Quirky bits from Jackson Township

The Elwood schoolhouse, built in 1866
The Elwood schoolhouse, built in 1866

By Sandy Vasko

There are times in my research that I come across a bit that probably will never work up into a story, but makes me smile or stop and think. Today, we look at the quirky bits from Jackson Township.

Early on, Jackson Township residents were conservatives, both in politics and financial affairs. In fact, most of the township thought slavery was fine and good, and that abolitionists were violating the law, and should be charged and arrested. William Linebarger was an outspoken proponent of that point of view, and he himself was considered a bit quirky.

We read of his antics at a Fourth of July celebration in the Joliet Signal from August 4, 1857: “The Wilmington Herald, speaking of the fourth of July celebration at Jackson says: ‘Mr. Linebarger led off with a ‘purely national’ Border ruffian harangue, much to the disgust of a great majority of those present.” Linebarger continued speaking like that until Lincoln was assassinated.

The main town in Jackson Township is and was Elwood. We find it described in the July 10, 1866 Joliet Signal: “Elwood – This flourishing little town is situated on the Chicago & Alton railroad, ten miles from Joliet, and promises to be a place of considerable business importance. It is surrounded by a rich farming community and is the center of a large produce trade. Several buildings have been erected there this season, one of which is a magnificent public school edifice and another, a splendid and beautiful Church, the latter by the Methodist Church, which is composed of wealthy and intelligent farmers. These two buildings are an ornament to the village, and were constructed by that proficient and skillful workman Henry Jull, who resides a little east of this city.”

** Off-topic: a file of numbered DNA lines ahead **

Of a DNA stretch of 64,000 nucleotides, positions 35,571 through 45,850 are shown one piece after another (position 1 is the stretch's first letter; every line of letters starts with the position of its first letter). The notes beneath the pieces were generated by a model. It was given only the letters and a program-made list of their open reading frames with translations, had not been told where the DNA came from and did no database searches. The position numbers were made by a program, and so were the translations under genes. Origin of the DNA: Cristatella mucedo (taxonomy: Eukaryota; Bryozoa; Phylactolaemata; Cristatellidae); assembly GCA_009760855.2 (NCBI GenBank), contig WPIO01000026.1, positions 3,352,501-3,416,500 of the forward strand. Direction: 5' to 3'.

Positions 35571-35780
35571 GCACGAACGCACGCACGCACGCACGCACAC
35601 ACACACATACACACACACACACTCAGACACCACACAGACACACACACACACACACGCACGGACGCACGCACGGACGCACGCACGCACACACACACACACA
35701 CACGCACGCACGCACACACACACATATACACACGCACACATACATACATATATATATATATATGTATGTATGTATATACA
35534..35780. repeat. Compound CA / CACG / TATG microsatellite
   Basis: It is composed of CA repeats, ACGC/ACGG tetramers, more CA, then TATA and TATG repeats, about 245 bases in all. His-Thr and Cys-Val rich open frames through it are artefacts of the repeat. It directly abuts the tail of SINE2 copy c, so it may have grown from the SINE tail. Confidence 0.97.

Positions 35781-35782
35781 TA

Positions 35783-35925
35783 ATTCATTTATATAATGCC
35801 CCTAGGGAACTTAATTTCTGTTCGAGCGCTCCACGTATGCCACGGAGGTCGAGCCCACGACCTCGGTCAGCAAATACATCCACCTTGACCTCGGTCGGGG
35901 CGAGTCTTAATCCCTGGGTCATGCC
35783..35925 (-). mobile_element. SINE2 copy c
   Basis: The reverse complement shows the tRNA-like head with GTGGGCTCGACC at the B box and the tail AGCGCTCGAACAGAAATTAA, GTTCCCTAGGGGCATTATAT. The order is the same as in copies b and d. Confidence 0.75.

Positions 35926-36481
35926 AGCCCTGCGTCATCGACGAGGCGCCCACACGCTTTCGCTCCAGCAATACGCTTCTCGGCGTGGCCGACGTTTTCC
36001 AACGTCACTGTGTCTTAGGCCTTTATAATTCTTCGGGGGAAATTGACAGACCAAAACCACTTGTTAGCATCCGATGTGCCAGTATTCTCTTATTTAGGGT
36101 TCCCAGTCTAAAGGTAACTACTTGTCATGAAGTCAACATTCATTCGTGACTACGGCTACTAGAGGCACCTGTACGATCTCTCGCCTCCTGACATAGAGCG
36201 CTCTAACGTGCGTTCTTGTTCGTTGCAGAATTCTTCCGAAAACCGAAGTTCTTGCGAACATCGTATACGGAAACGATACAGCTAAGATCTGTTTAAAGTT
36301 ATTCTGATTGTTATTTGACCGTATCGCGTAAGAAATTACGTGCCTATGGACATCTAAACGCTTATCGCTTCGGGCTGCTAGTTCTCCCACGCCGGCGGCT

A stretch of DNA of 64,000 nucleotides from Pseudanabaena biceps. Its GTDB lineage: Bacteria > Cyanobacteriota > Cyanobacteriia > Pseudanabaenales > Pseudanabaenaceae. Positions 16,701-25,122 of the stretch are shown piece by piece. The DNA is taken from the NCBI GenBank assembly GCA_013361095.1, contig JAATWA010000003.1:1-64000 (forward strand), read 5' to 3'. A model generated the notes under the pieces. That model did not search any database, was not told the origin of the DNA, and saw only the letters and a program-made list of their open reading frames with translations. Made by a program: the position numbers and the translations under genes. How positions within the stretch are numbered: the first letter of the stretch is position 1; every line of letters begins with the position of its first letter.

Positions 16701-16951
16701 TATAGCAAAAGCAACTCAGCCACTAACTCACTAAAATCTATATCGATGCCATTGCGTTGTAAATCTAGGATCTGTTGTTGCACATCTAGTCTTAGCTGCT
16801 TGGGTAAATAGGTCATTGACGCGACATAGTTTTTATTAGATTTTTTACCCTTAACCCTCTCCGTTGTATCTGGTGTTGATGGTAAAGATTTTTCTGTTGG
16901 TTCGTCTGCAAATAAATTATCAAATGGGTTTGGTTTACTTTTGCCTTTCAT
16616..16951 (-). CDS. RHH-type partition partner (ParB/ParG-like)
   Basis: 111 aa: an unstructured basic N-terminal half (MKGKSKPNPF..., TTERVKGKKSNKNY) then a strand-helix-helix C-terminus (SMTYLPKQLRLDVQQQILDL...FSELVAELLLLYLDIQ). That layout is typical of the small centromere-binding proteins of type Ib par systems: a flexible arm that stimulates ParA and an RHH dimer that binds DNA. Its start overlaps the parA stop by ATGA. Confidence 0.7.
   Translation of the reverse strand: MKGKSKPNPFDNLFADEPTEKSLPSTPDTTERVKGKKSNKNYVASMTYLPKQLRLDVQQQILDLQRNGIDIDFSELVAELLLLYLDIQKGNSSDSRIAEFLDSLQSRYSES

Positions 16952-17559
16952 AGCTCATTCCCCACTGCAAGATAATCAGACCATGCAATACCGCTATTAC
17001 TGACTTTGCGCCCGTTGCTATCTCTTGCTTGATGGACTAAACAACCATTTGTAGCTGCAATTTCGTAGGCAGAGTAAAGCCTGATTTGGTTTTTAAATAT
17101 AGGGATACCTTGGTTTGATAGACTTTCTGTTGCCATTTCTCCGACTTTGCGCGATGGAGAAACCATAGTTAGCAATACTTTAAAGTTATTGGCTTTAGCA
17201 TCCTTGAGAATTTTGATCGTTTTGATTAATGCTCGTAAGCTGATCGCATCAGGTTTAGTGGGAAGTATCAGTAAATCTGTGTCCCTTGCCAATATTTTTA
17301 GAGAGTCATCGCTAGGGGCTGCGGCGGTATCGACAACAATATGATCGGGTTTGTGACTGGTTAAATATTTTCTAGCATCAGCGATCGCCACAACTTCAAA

While it was a sleepy town, sometimes postponing sleep was a good idea. From February 19, 1867: “Caught in a trap – A few nights ago a farmer in Jackson missing corn from his crib, set a strong steel trap in such a position that the transgressor in reaching for his booty would be likely to get ‘a hand into it.’ And sure enough he did. Going to his crib at a late hour, the farmer found one of his neighbors fast in the trap. After a severe reprimand, and a promise on the part of the erring individual to reform and steal no more, he released him and let him depart, minus the anticipated corn, but with an aching hand.”

The residents did not seem to always come eye to eye on problems. This next quirky bit comes from a description of a meeting to organize Fourth of July celebrations. Note that Elwood prided itself as alcohol free, while the rest of the Township was proud of exactly the opposite.

From June 10, 1871: “Our Elwood neighbors, it appears contemplate celebrating the glorious ‘Fourth.’ With that view a meeting was recently held and resolutions adopted to have a ‘temperance Sunday-school celebration.’ Upon subsequent deliberation the word ‘temperance’ was struck out, as superfluous, Elwood as matter of course, being well known to be one of the most temperate towns in the northwest.